The statute also requires employers to save the verification documentation (work authorization Form I-9) for three years after hiring or one year after termination, whichever is later. The statute also indicates that employers have met the standard of verification if a good faith attempt was made to comply with these requirements—notwithstanding a technical or procedural failure.  Furthermore, the employer is deemed to have met the requirements of the statute if the employee was referred to the employer by a state employment agency.

The statute also requires the President to provide for monitoring and evaluation of the degree to which the employment verification system provides a secure system to determine employment eligibility in the U.S. The President must provide notice to Congress prior to implementing any changes to the verification system.

Your foundry may be subject to civil and criminal penalties for hiring unauthorized aliens. Civil penalties range from a minimum of $375 per unauthorized worker for a first offense up to a maximum of $1,600 per worker for a subsequent or third offense. If the employer is found to have engaged in a “pattern and practice” of hiring undocumented workers, then penalties can include fines of up to $3,000 per unauthorized employee and/or employer imprisonment for up to six months.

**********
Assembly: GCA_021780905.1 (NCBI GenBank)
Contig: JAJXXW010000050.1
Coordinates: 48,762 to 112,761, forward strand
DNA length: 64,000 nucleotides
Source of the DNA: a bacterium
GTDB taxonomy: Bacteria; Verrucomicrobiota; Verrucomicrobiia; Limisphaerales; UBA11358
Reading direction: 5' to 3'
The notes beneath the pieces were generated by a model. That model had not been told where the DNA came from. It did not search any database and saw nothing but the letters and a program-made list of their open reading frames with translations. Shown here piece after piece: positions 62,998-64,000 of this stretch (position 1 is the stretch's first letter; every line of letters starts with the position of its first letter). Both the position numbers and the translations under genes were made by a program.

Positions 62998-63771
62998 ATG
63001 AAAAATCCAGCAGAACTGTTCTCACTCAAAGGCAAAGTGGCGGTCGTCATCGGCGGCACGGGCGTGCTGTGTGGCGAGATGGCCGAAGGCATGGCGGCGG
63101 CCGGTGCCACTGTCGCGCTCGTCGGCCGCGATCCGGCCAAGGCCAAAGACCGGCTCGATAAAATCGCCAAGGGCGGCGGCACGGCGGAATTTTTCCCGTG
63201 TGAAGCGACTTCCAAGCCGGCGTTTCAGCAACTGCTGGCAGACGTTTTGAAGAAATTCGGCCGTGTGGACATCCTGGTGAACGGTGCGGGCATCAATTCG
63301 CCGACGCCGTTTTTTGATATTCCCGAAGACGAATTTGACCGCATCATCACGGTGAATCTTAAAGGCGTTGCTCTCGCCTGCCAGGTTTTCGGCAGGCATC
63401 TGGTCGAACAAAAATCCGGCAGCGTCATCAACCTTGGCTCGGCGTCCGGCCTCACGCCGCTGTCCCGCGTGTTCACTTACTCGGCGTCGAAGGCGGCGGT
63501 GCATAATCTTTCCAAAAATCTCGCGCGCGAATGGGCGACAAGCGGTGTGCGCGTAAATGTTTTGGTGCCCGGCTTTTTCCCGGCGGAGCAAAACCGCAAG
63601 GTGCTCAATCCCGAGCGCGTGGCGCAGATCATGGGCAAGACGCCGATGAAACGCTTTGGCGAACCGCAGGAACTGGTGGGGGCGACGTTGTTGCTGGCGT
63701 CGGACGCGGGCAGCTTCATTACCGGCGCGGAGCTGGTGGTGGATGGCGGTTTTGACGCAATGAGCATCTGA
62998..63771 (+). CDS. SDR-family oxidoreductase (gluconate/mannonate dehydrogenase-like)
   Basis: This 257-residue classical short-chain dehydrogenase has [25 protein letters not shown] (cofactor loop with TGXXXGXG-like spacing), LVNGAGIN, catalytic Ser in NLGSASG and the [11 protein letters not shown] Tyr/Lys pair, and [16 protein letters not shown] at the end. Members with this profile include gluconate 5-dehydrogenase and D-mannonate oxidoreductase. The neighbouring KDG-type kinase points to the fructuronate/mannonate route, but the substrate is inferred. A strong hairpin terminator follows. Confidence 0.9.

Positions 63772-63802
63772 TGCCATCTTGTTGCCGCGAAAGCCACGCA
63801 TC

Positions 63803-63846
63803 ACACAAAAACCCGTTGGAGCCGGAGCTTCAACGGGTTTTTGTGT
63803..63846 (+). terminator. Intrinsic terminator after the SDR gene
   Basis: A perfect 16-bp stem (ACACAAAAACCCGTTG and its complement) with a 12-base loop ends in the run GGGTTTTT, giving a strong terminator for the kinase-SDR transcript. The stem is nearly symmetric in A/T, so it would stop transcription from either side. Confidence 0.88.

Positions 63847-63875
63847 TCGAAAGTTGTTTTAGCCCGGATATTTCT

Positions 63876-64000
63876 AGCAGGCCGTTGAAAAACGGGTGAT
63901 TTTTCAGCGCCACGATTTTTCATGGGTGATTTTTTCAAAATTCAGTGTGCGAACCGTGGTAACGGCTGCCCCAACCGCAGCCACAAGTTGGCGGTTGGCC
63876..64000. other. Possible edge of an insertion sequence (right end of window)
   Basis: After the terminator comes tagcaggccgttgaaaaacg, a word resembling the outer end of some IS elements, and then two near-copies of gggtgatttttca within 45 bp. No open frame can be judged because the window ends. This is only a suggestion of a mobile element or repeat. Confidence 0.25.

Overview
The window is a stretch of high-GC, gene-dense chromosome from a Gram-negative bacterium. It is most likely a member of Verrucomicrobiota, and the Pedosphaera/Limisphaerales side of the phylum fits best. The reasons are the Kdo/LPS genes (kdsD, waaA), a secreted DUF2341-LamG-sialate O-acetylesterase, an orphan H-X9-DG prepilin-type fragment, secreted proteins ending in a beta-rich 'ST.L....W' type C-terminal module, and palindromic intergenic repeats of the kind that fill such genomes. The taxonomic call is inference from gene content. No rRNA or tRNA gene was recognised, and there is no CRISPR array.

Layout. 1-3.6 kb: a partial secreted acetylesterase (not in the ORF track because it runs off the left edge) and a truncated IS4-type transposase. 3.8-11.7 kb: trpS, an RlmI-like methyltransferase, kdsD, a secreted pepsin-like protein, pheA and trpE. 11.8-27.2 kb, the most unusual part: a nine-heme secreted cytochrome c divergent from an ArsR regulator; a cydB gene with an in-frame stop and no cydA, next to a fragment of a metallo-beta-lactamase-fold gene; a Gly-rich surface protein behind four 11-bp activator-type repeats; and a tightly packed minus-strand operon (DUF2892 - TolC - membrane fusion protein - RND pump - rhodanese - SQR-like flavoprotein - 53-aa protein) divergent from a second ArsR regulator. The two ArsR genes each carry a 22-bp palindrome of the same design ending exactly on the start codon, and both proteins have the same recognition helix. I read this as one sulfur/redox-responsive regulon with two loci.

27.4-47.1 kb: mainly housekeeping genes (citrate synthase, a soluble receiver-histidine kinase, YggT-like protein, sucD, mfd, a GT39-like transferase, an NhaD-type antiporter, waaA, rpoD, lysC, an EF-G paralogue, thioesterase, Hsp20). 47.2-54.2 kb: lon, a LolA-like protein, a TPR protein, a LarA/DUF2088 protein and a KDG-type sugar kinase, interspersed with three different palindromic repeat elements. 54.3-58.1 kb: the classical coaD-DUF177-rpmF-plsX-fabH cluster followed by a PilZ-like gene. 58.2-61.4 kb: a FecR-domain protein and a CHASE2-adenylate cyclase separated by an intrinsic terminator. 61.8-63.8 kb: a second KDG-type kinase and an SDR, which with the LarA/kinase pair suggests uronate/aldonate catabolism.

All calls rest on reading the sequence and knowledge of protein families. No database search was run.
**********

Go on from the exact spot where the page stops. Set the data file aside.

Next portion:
This does not include “harboring” illegal immigrants, or employing 10 or more illegal immigrants in one year. Harboring an illegal immigrant can lead to 10 years of prison time.

Additionally, employers should be aware of the Racketeer Influenced Corrupt Organizations (RICO) Act. Employers can be sued under the act for hiring unauthorized aliens, and can face large settlement deals; however, enforcement of RICO would require several severe missteps by the employer.

These basic legal points are provided for reference, and consultation with an employment attorney is advisable if you have further questions.  Please bear in mind that if you or your foundry staff learn of information, subsequent to hire, that suggests a worker may not be authorized to work in the U.S., someone should research the facts a bit more. This is because employers can be held liable not only for actual knowledge of an employee’s unauthorized alien status, but also for “constructive knowledge” —that is, basically, for having reason to know that the employee is an unauthorized alien. Furthermore, it may be beneficial to establish and review standard hiring practices at your foundry or foundry supplier to eliminate or reduce potential problems related to hiring unauthorized aliens.

Click here to see this story as it appears in the August 2019 issue of Modern Casting.